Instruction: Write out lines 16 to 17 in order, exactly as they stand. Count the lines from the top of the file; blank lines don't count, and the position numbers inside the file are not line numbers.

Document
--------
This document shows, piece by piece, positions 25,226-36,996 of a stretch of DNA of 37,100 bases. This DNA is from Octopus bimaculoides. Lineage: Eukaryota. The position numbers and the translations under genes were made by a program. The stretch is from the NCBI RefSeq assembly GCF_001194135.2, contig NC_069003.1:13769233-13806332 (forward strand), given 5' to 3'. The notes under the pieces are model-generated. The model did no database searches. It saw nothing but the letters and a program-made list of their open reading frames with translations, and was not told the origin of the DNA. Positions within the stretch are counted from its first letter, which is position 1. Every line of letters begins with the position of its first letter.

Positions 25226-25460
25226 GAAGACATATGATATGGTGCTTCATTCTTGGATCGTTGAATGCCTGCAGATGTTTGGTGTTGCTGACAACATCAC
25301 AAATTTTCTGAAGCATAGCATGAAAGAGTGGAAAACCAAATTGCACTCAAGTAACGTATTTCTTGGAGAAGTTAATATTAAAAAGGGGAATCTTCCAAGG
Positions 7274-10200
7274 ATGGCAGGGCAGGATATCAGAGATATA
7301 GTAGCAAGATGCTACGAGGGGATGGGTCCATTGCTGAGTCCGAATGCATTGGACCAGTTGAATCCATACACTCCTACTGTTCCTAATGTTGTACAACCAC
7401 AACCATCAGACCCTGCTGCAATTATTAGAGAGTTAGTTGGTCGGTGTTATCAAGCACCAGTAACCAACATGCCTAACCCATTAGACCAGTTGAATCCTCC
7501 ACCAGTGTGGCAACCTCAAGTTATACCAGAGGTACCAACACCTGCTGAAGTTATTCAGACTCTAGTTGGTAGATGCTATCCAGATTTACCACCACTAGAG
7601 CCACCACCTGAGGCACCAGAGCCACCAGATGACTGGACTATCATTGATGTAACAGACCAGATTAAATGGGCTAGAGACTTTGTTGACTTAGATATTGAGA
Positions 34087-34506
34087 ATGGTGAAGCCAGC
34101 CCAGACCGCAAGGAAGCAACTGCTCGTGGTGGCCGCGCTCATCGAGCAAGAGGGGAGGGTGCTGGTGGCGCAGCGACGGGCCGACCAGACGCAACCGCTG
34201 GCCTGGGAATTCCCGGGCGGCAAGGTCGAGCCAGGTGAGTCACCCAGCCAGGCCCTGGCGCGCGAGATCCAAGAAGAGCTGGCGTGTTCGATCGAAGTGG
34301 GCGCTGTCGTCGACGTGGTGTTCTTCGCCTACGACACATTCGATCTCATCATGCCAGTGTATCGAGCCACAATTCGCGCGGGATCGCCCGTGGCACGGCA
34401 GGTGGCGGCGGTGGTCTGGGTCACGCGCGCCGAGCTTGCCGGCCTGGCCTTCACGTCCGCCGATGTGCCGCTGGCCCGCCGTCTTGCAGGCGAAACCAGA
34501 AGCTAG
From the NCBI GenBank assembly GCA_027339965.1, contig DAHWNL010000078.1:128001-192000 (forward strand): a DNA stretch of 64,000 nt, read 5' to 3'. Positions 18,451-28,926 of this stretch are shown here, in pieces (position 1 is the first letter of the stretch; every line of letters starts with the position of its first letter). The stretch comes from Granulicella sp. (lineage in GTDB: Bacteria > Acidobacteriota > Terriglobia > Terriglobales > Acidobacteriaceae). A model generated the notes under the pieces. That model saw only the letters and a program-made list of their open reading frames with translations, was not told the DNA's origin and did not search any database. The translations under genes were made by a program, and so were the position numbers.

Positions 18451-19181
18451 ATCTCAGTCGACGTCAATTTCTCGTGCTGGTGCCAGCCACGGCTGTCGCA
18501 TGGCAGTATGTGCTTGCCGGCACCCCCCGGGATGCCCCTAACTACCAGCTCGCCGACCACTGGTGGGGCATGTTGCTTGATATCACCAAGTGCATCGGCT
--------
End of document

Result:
34401 GGTGGCGGCGGTGGTCTGGGTCACGCGCGCCGAGCTTGCCGGCCTGGCCTTCACGTCCGCCGATGTGCCGCTGGCCCGCCGTCTTGCAGGCGAAACCAGA
34501 AGCTAG